In October 2023 — as part of the Ransomware Vulnerability Warning Pilot (RVWP) — CISA began tagging entries in their Known Exploited Vulnerabilities (KEV) catalog. This field designates whether exploits for a given vulnerability are known to be used in ransomware attacks. Ransomware has disrupted critical services, businesses, and communities worldwide, and many organizations are working diligently to get ahead of these attacks to prevent losses, disruptions, and exposures.
We’ve talked about this topic before, but today we dig a bit deeper into the topic with some specific guidance as to how your organization can fight the good fight against these foes by leveraging the power of GreyNoise tags.
GreyNoise Tags vs. Ransomware
As scores of organizations who use them know, GreyNoise tags are a signature-based detection method that categorizes internet noise into actionable intelligence. As of this writing, we’ve observed recent activity in 63 tags that CISA has identified as being used in association with ransomware attacks. The figure at the beginning of this post shows the frequency and volume of this opportunistic activity. One striking feature of this activity is the diversity of targeted platforms.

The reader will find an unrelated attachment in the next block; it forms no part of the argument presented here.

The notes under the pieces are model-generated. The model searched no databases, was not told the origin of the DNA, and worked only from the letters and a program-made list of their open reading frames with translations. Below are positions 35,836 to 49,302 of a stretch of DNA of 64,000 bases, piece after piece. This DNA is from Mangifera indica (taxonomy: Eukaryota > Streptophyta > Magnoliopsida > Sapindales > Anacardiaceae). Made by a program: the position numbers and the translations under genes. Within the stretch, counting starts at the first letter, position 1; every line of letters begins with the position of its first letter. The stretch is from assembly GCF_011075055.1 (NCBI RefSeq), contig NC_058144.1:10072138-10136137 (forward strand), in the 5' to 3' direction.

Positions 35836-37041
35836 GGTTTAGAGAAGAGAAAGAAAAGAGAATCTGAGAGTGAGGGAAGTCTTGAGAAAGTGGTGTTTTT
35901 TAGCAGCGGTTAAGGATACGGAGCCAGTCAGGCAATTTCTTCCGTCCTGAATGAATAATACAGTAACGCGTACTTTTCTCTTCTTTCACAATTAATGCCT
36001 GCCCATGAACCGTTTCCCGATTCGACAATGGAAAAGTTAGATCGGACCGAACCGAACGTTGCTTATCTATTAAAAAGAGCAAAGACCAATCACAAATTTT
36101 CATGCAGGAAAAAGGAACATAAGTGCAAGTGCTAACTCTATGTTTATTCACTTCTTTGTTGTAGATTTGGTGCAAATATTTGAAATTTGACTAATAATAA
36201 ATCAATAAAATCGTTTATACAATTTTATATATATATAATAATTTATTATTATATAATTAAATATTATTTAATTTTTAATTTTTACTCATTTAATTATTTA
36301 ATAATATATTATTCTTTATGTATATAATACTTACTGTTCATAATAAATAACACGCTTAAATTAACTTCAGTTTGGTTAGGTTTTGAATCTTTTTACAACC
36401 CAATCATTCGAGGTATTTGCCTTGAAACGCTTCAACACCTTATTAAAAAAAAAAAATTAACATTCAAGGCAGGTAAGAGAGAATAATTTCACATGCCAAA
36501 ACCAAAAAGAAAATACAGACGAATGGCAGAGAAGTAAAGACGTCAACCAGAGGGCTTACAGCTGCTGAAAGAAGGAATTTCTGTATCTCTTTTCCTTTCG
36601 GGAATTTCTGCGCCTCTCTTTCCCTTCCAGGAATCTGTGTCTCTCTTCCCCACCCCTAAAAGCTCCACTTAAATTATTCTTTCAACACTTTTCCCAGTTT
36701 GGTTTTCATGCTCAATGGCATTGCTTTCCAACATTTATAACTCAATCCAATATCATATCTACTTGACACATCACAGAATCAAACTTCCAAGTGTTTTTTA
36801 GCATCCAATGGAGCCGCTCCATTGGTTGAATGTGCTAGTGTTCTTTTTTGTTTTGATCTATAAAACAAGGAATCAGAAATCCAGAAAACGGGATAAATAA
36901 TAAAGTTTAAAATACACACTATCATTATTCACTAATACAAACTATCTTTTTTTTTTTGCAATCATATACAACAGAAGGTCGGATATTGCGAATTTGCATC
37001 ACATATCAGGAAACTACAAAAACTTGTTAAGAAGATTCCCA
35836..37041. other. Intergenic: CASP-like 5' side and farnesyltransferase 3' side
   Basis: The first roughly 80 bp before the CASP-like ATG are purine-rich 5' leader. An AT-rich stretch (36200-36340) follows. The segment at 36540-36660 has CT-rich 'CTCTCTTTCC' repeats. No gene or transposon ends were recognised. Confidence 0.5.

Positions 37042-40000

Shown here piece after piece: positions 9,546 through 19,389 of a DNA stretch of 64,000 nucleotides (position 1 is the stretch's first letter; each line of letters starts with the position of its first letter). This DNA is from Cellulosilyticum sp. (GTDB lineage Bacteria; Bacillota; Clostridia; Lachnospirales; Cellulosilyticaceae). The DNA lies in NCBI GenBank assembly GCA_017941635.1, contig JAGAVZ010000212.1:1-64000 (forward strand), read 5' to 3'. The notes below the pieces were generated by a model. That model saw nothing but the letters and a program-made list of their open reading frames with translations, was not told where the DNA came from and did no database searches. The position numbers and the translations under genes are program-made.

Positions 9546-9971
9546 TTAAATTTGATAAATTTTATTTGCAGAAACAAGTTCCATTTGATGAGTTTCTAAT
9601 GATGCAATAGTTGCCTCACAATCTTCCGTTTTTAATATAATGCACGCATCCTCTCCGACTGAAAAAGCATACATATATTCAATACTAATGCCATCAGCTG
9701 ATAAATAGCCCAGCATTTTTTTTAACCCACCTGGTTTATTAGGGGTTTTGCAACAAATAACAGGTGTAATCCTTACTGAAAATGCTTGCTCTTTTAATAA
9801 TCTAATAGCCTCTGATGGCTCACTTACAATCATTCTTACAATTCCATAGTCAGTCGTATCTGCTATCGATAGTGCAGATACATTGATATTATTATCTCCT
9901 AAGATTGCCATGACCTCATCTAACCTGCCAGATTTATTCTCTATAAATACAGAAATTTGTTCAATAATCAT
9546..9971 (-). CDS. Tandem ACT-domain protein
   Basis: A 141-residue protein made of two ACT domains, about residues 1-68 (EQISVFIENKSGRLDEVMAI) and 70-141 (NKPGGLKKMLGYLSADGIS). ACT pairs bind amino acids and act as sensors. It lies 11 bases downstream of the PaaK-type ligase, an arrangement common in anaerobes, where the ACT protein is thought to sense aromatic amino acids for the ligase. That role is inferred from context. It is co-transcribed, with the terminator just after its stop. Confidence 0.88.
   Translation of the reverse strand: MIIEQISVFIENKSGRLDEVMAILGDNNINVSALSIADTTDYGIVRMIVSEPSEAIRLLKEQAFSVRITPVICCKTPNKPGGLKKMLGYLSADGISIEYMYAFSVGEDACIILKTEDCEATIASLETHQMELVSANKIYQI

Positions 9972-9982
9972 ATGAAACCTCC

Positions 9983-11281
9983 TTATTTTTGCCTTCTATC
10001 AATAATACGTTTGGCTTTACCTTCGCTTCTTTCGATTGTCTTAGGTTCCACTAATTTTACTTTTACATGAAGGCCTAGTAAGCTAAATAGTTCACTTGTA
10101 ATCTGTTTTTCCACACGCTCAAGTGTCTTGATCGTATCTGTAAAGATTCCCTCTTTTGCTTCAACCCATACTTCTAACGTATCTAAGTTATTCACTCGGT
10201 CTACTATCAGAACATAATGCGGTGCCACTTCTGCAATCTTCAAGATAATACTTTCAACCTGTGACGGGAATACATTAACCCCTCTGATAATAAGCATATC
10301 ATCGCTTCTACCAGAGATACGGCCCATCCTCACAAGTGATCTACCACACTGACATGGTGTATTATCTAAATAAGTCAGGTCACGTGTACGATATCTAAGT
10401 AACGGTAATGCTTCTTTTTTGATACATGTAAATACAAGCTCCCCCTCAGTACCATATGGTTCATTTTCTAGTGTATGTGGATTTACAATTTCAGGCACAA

In the case of internet-facing attack campaigns, one might assume that vulnerabilities targeted by ransomware actors would lean towards remote access technologies. The chart and our data that backs it up shows that almost no technology category is safe from these types of attacks. Collaboration tools, such as Atlassian Confluence or JetBrains TeamCity; email platforms, such as Microsoft Exchange; software that powers application middleware services, such as Jboss and WebLogic; or, even devices that are intended to help elevate safety and resilience, such as SonicWall, Ivanti, Citrix, and Fortinet are all regularly targeted.
If you use any of these technologies, knowing when new activity is seen can be helpful in shoring up defenses and readying response activities. By leveraging GreyNoise platform features, such as our Alerts and block lists, security teams can, respectively, determine if more focus should be placed on monitoring key systems and preventing opportunistic harm. With the noise weeded out, response teams can focus their attention on similar activity that is likely to be more targeted, which may also mean by more capable adversaries. And, because we play incredibly well with a host of other security tools, teams can also save time, and use our intelligence within familiar environments.